In “One Day,” Jim Sturgess’ Dexter is kind of an asshole, though certainly the kind of asshole that some women are irresistibly and illogically drawn to. He says and does things to Anne Hathaway’s Emma that would make him irredeemable if played by a less charming actor, but because it’s Sturgess who’s doing the heartbreaking, we’re content to watch–and would likely volunteer to be the victim as well. Based on David Nicholls’ book (and the author’s screenplay), the Lone Scherfig film follows the pair dipping into each others’ lives for one day a year across three decades. They perform a dance where they’re alternately joining together and pushing each other away as their lives and selves change from their twenties through their forties.
We sat down with Sturgess to discuss the complex role of Dexter and how he approached playing a character across a series of decades, the role of music in the film and what he’s got coming up on the horizon.
The Playlist: So Dexter is not always the most likable character, what drew you to playing him?
He can drive you a bit mad, can’t he? Probably that, amongst other things [drew me to the character]. I know people like that. Not personally, but you see people like that all the time in London, hanging around the swanky bars of Soho. It was fun to play someone that I didn’t really like at first, but then you look into his life and who he is and the relationships he has and you get immersed in the story. Of course, you grow to love and defend him. I was often defending him to outraged women.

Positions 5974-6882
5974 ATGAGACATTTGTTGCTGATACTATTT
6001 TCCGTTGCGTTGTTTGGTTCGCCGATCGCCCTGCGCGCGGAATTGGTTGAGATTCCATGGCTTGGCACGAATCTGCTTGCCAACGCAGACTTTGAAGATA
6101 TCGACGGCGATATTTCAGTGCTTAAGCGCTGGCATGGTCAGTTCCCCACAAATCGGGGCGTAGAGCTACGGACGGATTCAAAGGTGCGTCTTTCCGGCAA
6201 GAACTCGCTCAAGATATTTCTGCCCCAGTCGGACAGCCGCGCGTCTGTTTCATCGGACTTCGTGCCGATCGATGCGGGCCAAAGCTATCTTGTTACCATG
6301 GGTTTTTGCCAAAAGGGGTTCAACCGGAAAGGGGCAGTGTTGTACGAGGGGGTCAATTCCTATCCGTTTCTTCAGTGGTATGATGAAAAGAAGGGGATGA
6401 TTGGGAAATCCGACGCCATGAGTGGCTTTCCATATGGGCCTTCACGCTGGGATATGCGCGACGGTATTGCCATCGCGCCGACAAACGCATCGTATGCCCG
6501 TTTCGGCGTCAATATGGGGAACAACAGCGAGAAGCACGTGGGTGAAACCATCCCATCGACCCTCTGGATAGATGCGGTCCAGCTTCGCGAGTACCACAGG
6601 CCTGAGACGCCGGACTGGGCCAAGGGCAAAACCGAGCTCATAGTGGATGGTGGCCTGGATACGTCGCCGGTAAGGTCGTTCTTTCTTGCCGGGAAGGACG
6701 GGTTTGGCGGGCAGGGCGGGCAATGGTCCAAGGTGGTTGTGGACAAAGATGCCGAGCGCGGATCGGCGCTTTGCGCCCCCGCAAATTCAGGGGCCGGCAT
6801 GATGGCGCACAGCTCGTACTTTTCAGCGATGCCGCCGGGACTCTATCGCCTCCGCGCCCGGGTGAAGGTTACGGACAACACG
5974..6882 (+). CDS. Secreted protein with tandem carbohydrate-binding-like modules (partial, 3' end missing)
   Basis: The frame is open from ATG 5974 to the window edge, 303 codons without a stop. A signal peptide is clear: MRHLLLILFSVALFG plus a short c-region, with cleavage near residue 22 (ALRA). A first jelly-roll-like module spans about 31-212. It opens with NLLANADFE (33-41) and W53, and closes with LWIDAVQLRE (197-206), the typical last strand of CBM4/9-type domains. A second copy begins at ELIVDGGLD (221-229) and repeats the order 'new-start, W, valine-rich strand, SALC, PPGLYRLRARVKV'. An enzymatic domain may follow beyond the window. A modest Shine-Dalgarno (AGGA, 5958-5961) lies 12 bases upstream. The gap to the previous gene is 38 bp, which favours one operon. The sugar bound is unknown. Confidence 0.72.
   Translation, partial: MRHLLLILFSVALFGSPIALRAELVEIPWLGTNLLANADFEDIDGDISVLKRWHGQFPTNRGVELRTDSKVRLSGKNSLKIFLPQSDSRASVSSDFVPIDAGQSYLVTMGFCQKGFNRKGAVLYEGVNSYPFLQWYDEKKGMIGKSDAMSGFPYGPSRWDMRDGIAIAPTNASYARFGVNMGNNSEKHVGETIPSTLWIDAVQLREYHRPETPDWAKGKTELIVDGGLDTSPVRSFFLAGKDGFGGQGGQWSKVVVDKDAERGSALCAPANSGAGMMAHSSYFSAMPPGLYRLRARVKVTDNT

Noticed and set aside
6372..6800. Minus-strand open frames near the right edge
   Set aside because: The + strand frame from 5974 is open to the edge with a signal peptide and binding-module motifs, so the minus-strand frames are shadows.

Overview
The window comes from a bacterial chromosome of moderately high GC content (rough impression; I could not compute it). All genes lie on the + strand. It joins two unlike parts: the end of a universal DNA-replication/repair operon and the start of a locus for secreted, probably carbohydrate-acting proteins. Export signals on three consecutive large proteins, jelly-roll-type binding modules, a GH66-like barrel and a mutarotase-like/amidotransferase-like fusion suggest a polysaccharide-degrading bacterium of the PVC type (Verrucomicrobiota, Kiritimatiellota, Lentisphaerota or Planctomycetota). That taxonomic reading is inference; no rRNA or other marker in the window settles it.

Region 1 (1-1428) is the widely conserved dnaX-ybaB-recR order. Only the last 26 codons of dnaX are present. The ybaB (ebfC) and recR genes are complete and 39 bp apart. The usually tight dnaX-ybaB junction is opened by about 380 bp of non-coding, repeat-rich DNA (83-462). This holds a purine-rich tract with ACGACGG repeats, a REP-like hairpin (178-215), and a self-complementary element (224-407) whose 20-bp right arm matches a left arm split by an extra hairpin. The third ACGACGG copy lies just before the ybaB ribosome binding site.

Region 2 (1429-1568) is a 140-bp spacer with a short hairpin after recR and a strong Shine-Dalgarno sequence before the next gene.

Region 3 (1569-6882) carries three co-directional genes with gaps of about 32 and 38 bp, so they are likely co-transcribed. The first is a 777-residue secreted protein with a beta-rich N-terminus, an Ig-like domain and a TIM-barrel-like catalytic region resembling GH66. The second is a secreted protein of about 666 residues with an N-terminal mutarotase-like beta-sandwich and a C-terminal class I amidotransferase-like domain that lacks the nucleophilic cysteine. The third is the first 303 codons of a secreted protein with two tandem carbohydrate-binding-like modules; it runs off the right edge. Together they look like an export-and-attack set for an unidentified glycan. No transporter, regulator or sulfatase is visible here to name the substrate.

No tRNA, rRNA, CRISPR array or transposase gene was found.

Did you read the book?
I read the book of course….I felt a bit weird. Normally you have to do quite a bit of research when you’re doing a film. I read the book and I felt a bit lost because I didn’t know what else to do. It was all there in the book. I felt a bit like I was cheating. And Dexter doesn’t have any particular skills that you can go and learn. Sometimes when you’re making a film, you go and check out what that person’s life was like and his job or skill is. Dexter doesn’t really have anything like that. So I just got into the costume fittings and the clothing and I thought that was a good place to start shaping the character, figuring out how he is by putting on an expensive pair of designer shoes. He’s all about the surface presentation.
Anne Hathaway has said how much music played a role in her performance and in getting the part. Did music play a role for you at all?
It did, and I remember a lot. Anne had to learn a lot about British music that was around in the charts at that time I knew most of those songs, it was all there. It’s always great to immerse yourself in the music of the time. But I listen to a lot of music that comes out in the late ‘80s, early ‘90s anyway. Bands like the Stone Roses and the Happy Mondays and stuff. So it was fun. We played each other loads of different music, and then if we were messing about a bit of Rick Astley might come on.
So when you were approaching the character as he grows through the years, how did that change? Was it shot chronologically?